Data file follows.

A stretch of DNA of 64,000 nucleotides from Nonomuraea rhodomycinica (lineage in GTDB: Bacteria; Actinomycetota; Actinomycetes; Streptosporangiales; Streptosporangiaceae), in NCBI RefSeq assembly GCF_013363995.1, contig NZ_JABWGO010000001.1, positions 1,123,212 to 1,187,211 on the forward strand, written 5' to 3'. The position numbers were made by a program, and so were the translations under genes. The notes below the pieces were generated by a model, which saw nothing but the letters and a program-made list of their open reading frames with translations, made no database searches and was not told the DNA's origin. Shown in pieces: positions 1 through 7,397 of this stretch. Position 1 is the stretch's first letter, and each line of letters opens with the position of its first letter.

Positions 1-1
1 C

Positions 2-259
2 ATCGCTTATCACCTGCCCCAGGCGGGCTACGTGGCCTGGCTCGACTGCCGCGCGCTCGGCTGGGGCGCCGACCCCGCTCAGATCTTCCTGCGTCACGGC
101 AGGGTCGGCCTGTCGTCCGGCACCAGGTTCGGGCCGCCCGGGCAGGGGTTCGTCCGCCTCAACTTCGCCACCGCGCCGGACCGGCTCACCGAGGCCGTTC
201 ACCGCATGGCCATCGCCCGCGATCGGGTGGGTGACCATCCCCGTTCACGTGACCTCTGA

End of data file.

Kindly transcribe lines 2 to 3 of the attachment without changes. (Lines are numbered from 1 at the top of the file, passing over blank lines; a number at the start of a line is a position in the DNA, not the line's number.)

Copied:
Positions 1-1
1 C